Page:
Instead of discrimination and further polemics against a particular group of persons, maybe the Church can instead be inspired to a deeper, more important reflection: on the underlying “invisible hand” faith that has led us to worship both the market system and romantic love, regardless of the obvious massive harms and failings of such mechanistic “faiths.” For a long time, as Karl Polanyi narrated in The Great Transformation, the utopian attempt to create a “pure” market system has instead created situations of serious human suffering. In Polanyi’s narrative, the response has always been an attempt by societies to push back, to re-humanize and limit the invisible hand, by subjecting the process of market production to various kind of social norms and limits. Polanyi’s narrative leaves off at World War II – it seems reasonable to say that the push-pull cycle continues, whereby self-interest kind of works for a while, under certain regulations. Then our “faith” in the “free market” pushes up against the regulations, they are loosened, and after some initial economic fireworks, pure self-interest turns out to be what the Bible would lead us to expect: a disaster for society.
The problem here has not been completely resolved by Catholic teaching. While earlier CST seemed to pine for a medieval, pre-market order, later CST has increasingly accepted markets – though always with strong qualifications. It is really only in Benedict XVI’s Caritas in Veritate that we have received a full integration, in which market activity itself must be constantly infused with reciprocity and “quotas of gratuitousness.” Markets work – but only if people are not purely self-interested. (That doesn’t mean, by the way, that they are somehow purely other-interested.) Or, as I would put it most clearly, markets are not mechanical, but are human relationships, and so reciprocity – those human relationships – are what should be maximized. Self-interest and love can be integrated – but it doesn’t happen automatically, by following some mysterious extra-human agency.
Let me suggest that the conversation on sexual ethics we really need right now is precisely how the “invisible hand faith” in romantic love can be and must be properly ordered to reciprocity, and most importantly the reciprocity of reproduction. I don’t mean here that we need to “reject eros” any more than we should simply “reject the market.” But maybe the romantic free market isn’t all it’s cracked up to be. Perhaps I should be clearer: the scourges of our free-market sexual economy – the analogies to the awful Manchester slums that inspired 19th century reformers, or to the crumbling quasi-slave factories that still make our clothing – are rampant divorce (over 40%) and rampant single-parenting (over 40% of births). There is little dispute, in terms of sociological data, that children of divorce and children with single parents suffer harm (greater or lesser, from case to case, to be sure). There is no real dispute (within Catholicism) that abortion, a painful consequence of sexual freedom, involves grave harm. And now let me be even clearer: people of the same sex getting married has nothing to do with any of these scourges… except that it makes visible to us the underlying assumption that sexual feelings and desires are sacrosanct and must be honored, and that’s what we’re doing in our society when we celebrate marriage.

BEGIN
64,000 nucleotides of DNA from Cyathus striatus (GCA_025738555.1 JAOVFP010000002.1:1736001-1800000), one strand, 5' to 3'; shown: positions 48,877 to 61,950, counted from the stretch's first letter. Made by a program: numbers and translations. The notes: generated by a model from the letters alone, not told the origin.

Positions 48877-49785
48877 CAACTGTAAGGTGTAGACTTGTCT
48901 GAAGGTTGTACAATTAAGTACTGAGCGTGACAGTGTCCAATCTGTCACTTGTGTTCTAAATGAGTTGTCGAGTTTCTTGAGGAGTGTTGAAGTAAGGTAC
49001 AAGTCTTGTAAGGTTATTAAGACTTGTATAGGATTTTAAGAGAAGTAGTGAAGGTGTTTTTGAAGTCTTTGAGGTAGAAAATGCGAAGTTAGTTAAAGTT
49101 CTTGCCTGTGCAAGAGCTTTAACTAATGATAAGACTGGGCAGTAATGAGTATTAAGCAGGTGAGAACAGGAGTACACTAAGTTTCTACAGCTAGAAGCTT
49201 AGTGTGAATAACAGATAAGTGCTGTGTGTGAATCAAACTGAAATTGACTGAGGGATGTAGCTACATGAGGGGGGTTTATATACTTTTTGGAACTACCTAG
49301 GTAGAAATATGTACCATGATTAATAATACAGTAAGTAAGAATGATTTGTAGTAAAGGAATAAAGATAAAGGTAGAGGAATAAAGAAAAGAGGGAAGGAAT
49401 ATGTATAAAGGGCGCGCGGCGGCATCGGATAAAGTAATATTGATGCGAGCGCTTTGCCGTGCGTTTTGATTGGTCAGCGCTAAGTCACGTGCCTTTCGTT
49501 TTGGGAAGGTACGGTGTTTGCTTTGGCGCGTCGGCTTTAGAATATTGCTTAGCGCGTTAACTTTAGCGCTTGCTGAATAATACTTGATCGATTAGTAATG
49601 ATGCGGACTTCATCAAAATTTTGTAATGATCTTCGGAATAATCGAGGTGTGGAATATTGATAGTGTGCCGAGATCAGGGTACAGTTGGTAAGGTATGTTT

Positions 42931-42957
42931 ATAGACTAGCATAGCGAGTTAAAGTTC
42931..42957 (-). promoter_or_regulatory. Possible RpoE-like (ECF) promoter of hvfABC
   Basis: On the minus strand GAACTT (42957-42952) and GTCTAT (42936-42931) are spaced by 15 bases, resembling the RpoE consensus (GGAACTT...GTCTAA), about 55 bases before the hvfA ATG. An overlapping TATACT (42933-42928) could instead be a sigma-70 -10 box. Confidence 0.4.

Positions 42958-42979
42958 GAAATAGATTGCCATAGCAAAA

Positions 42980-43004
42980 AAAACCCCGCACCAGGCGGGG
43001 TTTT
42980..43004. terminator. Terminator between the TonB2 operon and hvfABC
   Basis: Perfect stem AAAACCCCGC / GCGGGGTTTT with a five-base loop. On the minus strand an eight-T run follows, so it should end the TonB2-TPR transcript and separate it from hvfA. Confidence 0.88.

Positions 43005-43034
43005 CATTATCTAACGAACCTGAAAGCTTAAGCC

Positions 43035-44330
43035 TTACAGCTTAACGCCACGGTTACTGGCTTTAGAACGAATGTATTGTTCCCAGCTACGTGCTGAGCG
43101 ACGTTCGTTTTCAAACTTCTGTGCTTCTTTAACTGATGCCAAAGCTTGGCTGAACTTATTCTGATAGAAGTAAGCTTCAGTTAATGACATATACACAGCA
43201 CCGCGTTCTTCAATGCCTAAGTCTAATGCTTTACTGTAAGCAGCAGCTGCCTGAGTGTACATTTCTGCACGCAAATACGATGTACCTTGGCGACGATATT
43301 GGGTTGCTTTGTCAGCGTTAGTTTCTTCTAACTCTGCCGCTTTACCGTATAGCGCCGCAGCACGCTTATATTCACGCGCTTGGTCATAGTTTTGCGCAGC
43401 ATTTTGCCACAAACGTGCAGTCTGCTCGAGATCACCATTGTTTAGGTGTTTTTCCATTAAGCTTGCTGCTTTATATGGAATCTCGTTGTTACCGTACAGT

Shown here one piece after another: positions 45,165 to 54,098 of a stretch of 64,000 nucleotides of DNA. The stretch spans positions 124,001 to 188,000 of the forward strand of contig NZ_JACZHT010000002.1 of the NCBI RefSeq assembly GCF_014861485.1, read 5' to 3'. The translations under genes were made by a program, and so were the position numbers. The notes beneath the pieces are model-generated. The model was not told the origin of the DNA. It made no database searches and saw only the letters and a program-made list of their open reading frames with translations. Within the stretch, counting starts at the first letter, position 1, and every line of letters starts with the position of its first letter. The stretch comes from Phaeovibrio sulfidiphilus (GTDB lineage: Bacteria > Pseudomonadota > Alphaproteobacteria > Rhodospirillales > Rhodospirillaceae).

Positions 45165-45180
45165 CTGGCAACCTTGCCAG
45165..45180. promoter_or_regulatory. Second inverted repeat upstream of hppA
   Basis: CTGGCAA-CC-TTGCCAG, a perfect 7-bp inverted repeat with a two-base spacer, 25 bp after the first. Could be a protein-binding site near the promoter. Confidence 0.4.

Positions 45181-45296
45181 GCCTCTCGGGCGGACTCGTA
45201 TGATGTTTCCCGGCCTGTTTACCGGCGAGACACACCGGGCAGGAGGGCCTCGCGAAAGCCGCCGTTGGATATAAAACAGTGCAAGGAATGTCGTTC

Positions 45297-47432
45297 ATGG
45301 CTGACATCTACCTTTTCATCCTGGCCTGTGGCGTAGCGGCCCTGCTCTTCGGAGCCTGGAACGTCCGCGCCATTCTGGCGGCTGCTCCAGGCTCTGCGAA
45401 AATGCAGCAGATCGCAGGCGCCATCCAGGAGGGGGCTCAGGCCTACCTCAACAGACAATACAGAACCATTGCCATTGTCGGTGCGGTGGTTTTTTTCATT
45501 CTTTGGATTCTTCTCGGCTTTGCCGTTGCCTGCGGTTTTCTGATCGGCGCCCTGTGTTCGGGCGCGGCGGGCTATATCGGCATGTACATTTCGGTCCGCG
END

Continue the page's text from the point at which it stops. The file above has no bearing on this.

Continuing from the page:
This is not a nostalgic post. The real issue in production is not how we restore the feudal system. It’s how we shape an economy of production that is really about reciprocal love, about caritas all the way through, and about how we can’t do that if we believe so supremely in pure self-interest and “invisible hands.” The real issue in reproduction is not restoring Leave It to Beaver. It’s what we do about the huge numbers of children born to single parents, devastated by divorce, and destroyed by abortion. Again, I don’t mean here to reject romantic love any more than I am rejecting markets. I do mean to suggest that our refusal to subject the question of sex to social control, instead assuming that eros will magically transform everything and make us happy if we just leave it alone, is idolatrous and harmful. And it is no more sustainable than our economic system.